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Paul Hoffman presenting at Cusp Conference 2009

Paul Hoffman (born March 30, 1956)[1] is the president and CEO of the Liberty Science Center in Jersey City, New Jersey.[2] He is also a prominent author, science educator, food entrepreneur, and host of the PBS television series Great Minds of Science. He was president and editor in chief of Discover, in a ten-year tenure with that magazine, and served as president and publisher of Encyclopædia Britannica before returning full-time to writing and consulting work. He lives in Brooklyn and Woodstock, New York. Author of at least ten books, he has appeared on CBS This Morning and The NewsHour with Jim Lehrer as a correspondent. Hoffman is also a puzzlemaster using the pseudonym Dr. Crypton. He designed the puzzle in the 1984 book Treasure: In Search of the Golden Horse. He also designed the treasure map in the 1984 film, Romancing the Stone, starring Michael Douglas, Kathleen Turner, and Danny DeVito.[3] Paul is a chess player rated around 1900 (or class-A level) who was the last man standing when world champion Magnus Carlsen played blindfold blitz chess against three challengers.[4]

Hoffman, who holds a B.A. degree summa cum laude from Harvard, is the winner of the first National Magazine Award for Feature Writing and is a member of the American Academy of Arts and Sciences. Chicago magazine once called him "the smartest man in the world," but Hoffman claims the editors must have caught him on a particularly good day. The New York Times called Hoffman "the mayor of strange places" because of his penchant for checking in at out-of-the-way places on Foursquare. Paul's most celebrated book, The Man Who Loved Only Numbers, was featured in clue 104 Down in the Sunday Times crossword puzzle for 11/15/2015.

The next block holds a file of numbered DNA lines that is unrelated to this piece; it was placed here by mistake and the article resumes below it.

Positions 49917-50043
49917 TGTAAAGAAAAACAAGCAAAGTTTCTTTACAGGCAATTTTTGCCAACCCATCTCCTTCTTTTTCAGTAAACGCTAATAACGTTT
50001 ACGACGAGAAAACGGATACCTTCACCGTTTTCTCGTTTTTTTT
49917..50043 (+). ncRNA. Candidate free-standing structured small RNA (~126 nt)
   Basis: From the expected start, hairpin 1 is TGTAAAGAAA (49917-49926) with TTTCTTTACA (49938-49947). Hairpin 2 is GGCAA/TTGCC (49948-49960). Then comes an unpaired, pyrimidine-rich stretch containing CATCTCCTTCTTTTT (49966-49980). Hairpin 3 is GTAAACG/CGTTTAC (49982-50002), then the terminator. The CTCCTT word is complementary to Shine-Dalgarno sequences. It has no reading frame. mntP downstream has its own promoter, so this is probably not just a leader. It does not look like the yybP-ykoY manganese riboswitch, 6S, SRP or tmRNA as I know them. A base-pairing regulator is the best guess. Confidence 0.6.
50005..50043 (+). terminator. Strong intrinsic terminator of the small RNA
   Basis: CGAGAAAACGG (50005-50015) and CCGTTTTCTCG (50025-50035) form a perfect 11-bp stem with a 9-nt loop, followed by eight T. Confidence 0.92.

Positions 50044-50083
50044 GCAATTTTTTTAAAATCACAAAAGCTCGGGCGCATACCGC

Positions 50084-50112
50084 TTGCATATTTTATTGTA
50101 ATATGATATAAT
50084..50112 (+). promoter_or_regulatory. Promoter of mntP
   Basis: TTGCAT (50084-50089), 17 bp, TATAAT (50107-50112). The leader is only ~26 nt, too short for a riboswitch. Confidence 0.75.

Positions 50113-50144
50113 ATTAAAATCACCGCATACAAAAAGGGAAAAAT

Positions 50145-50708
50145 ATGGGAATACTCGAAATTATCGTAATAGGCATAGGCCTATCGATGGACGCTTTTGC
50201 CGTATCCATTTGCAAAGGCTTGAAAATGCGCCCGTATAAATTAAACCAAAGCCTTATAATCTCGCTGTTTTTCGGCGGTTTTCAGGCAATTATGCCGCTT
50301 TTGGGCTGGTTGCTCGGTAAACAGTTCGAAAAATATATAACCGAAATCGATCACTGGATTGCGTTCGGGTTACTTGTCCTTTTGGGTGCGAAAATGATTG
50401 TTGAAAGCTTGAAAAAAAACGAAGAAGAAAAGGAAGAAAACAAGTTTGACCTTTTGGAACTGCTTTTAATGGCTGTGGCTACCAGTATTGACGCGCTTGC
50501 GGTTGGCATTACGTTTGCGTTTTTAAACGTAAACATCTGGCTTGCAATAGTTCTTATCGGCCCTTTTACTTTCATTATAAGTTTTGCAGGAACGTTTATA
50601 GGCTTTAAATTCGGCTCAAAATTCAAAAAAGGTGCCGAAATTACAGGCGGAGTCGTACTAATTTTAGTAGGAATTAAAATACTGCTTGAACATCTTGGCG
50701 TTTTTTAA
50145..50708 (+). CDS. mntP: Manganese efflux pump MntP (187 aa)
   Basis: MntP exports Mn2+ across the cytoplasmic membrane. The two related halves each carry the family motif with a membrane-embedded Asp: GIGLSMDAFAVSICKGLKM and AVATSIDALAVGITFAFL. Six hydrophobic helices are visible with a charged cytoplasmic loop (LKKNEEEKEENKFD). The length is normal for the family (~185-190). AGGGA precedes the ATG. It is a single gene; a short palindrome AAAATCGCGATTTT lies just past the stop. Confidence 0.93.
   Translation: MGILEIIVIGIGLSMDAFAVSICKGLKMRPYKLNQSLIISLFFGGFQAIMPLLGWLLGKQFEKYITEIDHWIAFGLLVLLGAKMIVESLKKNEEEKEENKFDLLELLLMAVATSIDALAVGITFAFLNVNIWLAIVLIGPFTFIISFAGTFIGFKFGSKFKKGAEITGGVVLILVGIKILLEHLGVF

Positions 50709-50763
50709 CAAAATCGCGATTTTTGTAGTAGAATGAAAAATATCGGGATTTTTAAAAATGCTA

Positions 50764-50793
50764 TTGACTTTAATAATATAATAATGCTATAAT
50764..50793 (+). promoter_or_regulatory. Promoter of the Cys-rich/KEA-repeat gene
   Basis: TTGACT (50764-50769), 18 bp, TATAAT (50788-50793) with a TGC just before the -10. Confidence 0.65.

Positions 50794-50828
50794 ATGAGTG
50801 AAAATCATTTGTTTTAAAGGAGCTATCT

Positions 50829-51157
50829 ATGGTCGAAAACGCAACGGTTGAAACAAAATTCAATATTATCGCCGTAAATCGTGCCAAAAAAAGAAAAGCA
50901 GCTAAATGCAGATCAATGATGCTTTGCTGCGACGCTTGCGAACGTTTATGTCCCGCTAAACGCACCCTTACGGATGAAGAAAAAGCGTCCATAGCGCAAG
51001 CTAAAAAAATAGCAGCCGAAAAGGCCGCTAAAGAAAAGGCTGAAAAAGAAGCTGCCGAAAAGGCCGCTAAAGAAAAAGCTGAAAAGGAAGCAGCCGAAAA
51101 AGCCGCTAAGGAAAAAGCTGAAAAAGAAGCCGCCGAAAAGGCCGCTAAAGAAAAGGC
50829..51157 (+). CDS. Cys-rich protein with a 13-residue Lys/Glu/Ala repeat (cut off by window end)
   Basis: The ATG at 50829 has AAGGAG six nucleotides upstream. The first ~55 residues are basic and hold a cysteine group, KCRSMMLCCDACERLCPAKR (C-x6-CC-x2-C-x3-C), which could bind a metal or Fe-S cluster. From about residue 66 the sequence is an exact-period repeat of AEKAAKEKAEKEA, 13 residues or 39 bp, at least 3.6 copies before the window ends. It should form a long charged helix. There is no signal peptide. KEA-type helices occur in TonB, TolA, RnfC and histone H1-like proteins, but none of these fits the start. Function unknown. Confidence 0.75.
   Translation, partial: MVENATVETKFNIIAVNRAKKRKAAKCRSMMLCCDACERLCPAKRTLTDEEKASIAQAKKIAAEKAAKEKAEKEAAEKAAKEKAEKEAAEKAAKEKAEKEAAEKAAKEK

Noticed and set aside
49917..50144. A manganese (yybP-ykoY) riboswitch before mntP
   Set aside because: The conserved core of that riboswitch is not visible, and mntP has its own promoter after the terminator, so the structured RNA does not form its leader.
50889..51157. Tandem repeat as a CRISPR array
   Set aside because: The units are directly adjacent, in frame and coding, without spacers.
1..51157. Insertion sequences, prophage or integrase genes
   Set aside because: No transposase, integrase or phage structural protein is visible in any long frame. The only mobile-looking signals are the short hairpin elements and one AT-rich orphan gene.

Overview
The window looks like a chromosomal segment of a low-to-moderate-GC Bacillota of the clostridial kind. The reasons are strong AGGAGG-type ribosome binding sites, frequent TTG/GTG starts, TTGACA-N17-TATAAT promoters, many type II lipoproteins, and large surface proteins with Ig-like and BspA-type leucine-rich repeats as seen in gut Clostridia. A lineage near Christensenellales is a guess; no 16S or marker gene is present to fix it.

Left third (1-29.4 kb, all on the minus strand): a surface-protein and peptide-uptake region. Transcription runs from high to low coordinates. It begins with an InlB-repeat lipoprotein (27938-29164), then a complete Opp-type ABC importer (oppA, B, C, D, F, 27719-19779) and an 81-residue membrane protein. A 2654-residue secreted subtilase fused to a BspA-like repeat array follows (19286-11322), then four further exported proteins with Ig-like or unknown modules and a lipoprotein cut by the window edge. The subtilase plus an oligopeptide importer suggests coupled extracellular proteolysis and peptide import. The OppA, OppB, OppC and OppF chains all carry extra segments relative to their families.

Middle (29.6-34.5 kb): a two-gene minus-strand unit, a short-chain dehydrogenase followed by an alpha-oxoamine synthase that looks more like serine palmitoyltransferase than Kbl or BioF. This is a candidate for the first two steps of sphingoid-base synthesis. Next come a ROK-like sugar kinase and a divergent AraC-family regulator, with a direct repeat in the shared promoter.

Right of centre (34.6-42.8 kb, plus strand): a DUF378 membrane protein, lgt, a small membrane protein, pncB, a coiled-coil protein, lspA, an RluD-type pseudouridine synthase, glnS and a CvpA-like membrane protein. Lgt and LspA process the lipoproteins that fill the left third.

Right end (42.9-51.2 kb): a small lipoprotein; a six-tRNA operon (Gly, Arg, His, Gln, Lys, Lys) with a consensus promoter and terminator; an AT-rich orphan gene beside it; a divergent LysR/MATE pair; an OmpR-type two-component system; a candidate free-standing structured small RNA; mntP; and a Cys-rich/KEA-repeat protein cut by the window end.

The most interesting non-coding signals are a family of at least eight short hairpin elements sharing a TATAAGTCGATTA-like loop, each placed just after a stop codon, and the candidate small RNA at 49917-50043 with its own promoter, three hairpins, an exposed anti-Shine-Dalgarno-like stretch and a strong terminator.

Before joining Liberty Science Center in October 2011, Hoffman was the editorial chairman of the video interview website Big Think, where he personally interviewed Dick Cavett, Richard Dawkins, Annie Duke, Arianna Huffington, John Irving, Penn Jillette, Anatoly Karpov, Garry Kasparov and Ed Koch, among others.

Hoffman is the creative director of the Beyond Rubik's Cube exhibition, which is appearing at venues around the world starting with LSC in Jersey City, NJ, the Great Lakes Science Center in Cleveland, and Telus World of Science in Edmonton, Canada.[5] Exhibition elements include a 35-foot-tall rooftop cube made of lights that people can manipulate with their cellphones, a $2.5 million cube made of diamonds, a giant cube displaying the inner workings of the puzzle, and cube-solving robots.[6] Google is LSC's creative partner in the creation of the 7,000-square-foot exhibition.[7]

Partial bibliographyEdit

  • Hoffman, Paul (2007). King's Gambit: A Son, a Father, and the World's Most Dangerous Game. New York: Hyperion Books. ISBN 1-4013-0097-9.
  • Hoffman, Paul (2003). Wings of Madness: Alberto Santos-Dumont and the Invention of Flight. Hyperion Books. ISBN 0-7868-8571-8.
  • Hoffman, Paul (1998). The Man Who Loved Only Numbers: The Story of Paul Erdős and the Search for Mathematical Truth. New York: Hyperion Books. ISBN 0-7868-8406-1.
  • Hoffman, Paul (1988). Archimedes' Revenge: The Joys and Perils of Mathematics. New York: Fawcett Colombine. ISBN 0-449-00089-3.
  • Crypton, Dr. (1985). Timid Virgins Make Dull Company and Other Puzzles, Pitfalls, and Paradoxes. New York: Penguin Books. ISBN 0-14-008043-0.


  1. ^ "SO WHAT DO YOU DO, PAUL HOFFMAN, AUTHOR, ASME-WINNING WRITER". Mediabistro. August 22, 2007. Retrieved January 4, 2015.
  2. ^ "Paul Hoffman Named President and CEO". Liberty Science Center Web site. Liberty Science Center. Archived from the original on 2011-10-08. Retrieved 2011-10-19.
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  4. ^×
  5. ^ Shaffrey, Ted (2012-04-27). "Cubism? Rubik helps with toy's anniversary exhibit". Associated Press. New York.
  6. ^ Quenqua, Douglas (2012-08-06). "Rubik's Cube Twists Back Into Limelight". The New York Times. New York.
  7. ^ "Archived copy". Archived from the original on 2012-06-20. Retrieved 2012-11-15.CS1 maint: archived copy as title (link)

External linksEdit